Kurt Kueffner wants his new educational concept to do for men’s grooming what LEEDS did for architectural sustainability.
Barbering—also known as the men’s grooming industry—has more energy today than it has had for the past 50 years. A road trip I took in 2015/2016, when I toured more than 50 of the most influential men’s shops in North America, underscored that fact. I witnessed lots of excitement and innovations, and made some surprising realizations, too. Chief among them was that today’s men’s grooming business feels an awful lot like the full-service salon businesses of the ’70s and ’80s—in other words, its evolution is unequivocally in its infancy stages.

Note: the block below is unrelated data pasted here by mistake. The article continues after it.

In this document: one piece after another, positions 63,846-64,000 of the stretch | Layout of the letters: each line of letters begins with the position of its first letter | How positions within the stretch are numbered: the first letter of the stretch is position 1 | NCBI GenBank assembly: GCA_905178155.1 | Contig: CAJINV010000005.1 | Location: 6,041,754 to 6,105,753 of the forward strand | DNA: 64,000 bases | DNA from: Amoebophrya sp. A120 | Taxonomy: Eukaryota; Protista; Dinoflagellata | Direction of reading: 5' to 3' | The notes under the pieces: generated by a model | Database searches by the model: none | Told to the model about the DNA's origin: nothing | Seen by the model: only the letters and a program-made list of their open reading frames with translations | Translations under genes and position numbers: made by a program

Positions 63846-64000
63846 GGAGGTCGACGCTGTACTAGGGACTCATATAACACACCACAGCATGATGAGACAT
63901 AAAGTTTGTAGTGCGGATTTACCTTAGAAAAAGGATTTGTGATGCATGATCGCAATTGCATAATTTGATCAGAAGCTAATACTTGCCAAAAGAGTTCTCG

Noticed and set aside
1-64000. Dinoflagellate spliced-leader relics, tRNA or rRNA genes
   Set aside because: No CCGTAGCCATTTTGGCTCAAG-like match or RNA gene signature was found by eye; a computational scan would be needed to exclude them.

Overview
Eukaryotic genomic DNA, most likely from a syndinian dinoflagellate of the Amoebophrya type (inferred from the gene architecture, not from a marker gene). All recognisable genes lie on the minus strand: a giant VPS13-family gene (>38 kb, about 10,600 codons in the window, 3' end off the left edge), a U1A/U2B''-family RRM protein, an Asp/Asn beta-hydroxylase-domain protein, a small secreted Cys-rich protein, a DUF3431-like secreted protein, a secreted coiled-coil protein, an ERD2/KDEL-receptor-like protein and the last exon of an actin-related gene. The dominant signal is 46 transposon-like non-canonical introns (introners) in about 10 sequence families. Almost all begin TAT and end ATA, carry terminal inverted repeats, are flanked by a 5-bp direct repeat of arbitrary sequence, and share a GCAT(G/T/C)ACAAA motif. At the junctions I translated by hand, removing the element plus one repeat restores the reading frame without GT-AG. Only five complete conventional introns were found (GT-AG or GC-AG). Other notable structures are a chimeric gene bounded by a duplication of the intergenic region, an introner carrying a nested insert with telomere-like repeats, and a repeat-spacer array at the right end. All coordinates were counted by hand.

Those who are considering or have recently jumped onto the barbering bandwagon as new owners have much to consider. Will they go the barber route or stick with a cosmetology license? Will they opt for the extra training and license required to offer shaving services? Will they have a receptionist? How much time will they allot for clients’ haircuts? How will the haircuts be priced? Will they invest in software systems? Will the business model be commission or booth rental? How will they recruit staff? How will they onboard new hires and integrate an apprentice training? How will they create and ensure a consistent brand standard?
If the truth be told, people in the hair industry are brilliant at creating beautiful, interesting environments. But, the reality is that not everyone is as good at putting the engine on that beautiful chassis, primarily because the systems and expectations of the men’s business are vastly different from those on the salon side.